As to character, it is with right hand over heart, that we say the Pledge of Allegiance—to country; not one man—the president. Our pledge was first introduced October 11th, 1892 and after three revisions matured on June 14th, 1954. It reads: “I pledge allegiance to the Flag of the United States of America, and to the Republic for which it stands: one Nation under God, indivisible, with Liberty and Justice for all.” Thirty-one carefully crafted words, that when backed up by the collective muscle of several hundred millions citizens, is a force to be reckoned with. As a retired Marine I know my duty. Come January 20th , 2009—Inauguration Day—I will come to attention, render a crisp salute, and be prepared to smartly carry out any orders that, though unlikely, may come my way and do so to the best of my ability. My wife, a Navy Commander, will follow suit. Without question, all who have worn or presently wear the cloth of our nation will do the same. Quite simply it is service—Duty, Honor, Country—to our nation; not one man.
I have not met Barack Obama and most probably never will. Therefore I will reserve judgment as to whether I like him or not. In a couple of blogs I penned prior to yesterday’s election my sentiments about Obama were blunt—they were honest. I do not like that he willingly established and maintained personal relationships— and in some cases close personal relationships—with people who have only disdain for our country. I do not like that he has been less than forthright about those relationships. I do not like that he opted more than a hundred times to acknowledge “Present” during Senate votes—that is not leadership. I do not like his idea about “spreading the wealth.” I do not like the direction he wants to take our country—a country that is an experiment—founded and built into a world power on fundamental principles of hard work, reward for hard work, and at the cost of an enormous amount of sweat, blood, suffering, loss of limb and life, and heavy-hearted grief that has been willingly sacrificed by our citizenry. And, I do not like whatsoever, that he is going to be Commander-in-Chief of our nation’s military. A military whose members are and will continue to be held to a higher standard of personal conduct than he, our newly elected president, has demonstrated throughout his life. It is quite an irony that the man who will soon be leading our armed forces would have a difficult time passing a background investigation for a security clearance that many in uniform—enlisted and officer—are granted only after the most rigorous of government snooping into their lives—to include polygraph for the topmost clearances. Who knows, perhaps one day I will meet Barack Obama and I may like him yet never change my opinion about his politics. I have many friends that voted for Obama. I don’t understand why but they did. Their decision has not caused me to dislike them. We agree to disagree.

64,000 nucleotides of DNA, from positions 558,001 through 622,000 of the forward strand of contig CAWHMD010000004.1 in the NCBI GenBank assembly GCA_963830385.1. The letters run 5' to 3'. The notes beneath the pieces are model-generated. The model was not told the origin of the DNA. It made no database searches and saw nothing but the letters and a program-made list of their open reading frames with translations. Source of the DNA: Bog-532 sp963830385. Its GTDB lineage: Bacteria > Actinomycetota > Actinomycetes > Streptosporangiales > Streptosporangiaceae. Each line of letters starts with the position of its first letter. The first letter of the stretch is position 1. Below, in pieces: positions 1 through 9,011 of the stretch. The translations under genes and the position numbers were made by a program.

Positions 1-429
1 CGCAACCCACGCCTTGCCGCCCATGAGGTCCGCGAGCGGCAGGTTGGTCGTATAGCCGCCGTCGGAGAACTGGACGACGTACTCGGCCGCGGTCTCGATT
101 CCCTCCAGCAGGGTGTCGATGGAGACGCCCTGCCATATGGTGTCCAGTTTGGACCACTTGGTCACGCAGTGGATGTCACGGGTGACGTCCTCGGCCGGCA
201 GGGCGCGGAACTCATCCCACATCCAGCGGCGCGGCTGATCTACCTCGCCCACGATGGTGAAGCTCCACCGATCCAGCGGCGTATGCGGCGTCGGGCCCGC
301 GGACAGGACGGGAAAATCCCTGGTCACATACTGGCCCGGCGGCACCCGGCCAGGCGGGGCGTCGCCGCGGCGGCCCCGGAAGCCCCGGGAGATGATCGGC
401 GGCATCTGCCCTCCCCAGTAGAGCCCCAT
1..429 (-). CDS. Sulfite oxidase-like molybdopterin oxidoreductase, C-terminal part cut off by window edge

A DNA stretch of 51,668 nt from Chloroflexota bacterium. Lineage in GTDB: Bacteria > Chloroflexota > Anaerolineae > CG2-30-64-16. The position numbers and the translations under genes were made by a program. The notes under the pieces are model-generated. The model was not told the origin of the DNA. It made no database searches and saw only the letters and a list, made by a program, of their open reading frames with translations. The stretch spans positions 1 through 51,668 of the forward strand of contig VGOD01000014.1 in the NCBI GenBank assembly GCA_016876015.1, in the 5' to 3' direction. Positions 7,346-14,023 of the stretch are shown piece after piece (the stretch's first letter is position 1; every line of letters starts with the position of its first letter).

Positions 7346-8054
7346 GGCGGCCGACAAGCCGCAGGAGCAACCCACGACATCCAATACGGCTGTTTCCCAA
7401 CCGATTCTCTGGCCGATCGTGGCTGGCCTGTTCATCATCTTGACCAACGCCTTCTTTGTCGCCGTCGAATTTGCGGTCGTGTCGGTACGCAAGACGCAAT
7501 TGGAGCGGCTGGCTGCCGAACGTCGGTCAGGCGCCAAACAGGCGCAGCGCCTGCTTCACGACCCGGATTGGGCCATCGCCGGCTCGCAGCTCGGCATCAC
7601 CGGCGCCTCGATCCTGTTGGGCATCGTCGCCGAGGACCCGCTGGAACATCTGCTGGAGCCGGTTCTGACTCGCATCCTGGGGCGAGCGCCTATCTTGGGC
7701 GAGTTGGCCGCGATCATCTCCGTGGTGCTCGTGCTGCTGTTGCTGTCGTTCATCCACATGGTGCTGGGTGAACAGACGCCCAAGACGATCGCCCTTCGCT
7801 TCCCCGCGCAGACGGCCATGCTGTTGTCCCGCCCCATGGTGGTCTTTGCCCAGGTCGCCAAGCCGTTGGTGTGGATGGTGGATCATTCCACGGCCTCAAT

There is no point Monday morning quarterbacking the election. It is over—like it or not. Barack Obama will not be our first black president. If I recall correctly, that distinction belongs to Bill Clinton. Or so it is said—perhaps in jest, I don’t know. But, Barack Obama will be the first American president who happens to be black. The difference is subtle but significant. Race was not an issue with the majority of voters—Obama could not have won the election without significant white vote. And as we have not referred to our previous 43 presidents as “white presidents,” there’s no need to start using a modifier—a color descriptor—for president now. My perspective is not intended to casually dismiss the historical significance of our nation electing an African American (American who happens to be of African descent)—a black man—to the presidency. Barack Obama will be the 44th President of the United States of America—period—simple as that. No one is certain how President Obama will govern. But one thing is for certain: in four years we will have the opportunity to assess his performance by voting.
This morning President Bush—43—briefly addressed the nation extending his congratulations to President-elect Obama. His remarks were sincere and gracious and included a warm and welcoming invitation to the Obama family to visit the White House. President Bush has promised a cordial and comprehensive transition of power. Now that is leadership. That is character. That is an example for all of us to follow. God bless America.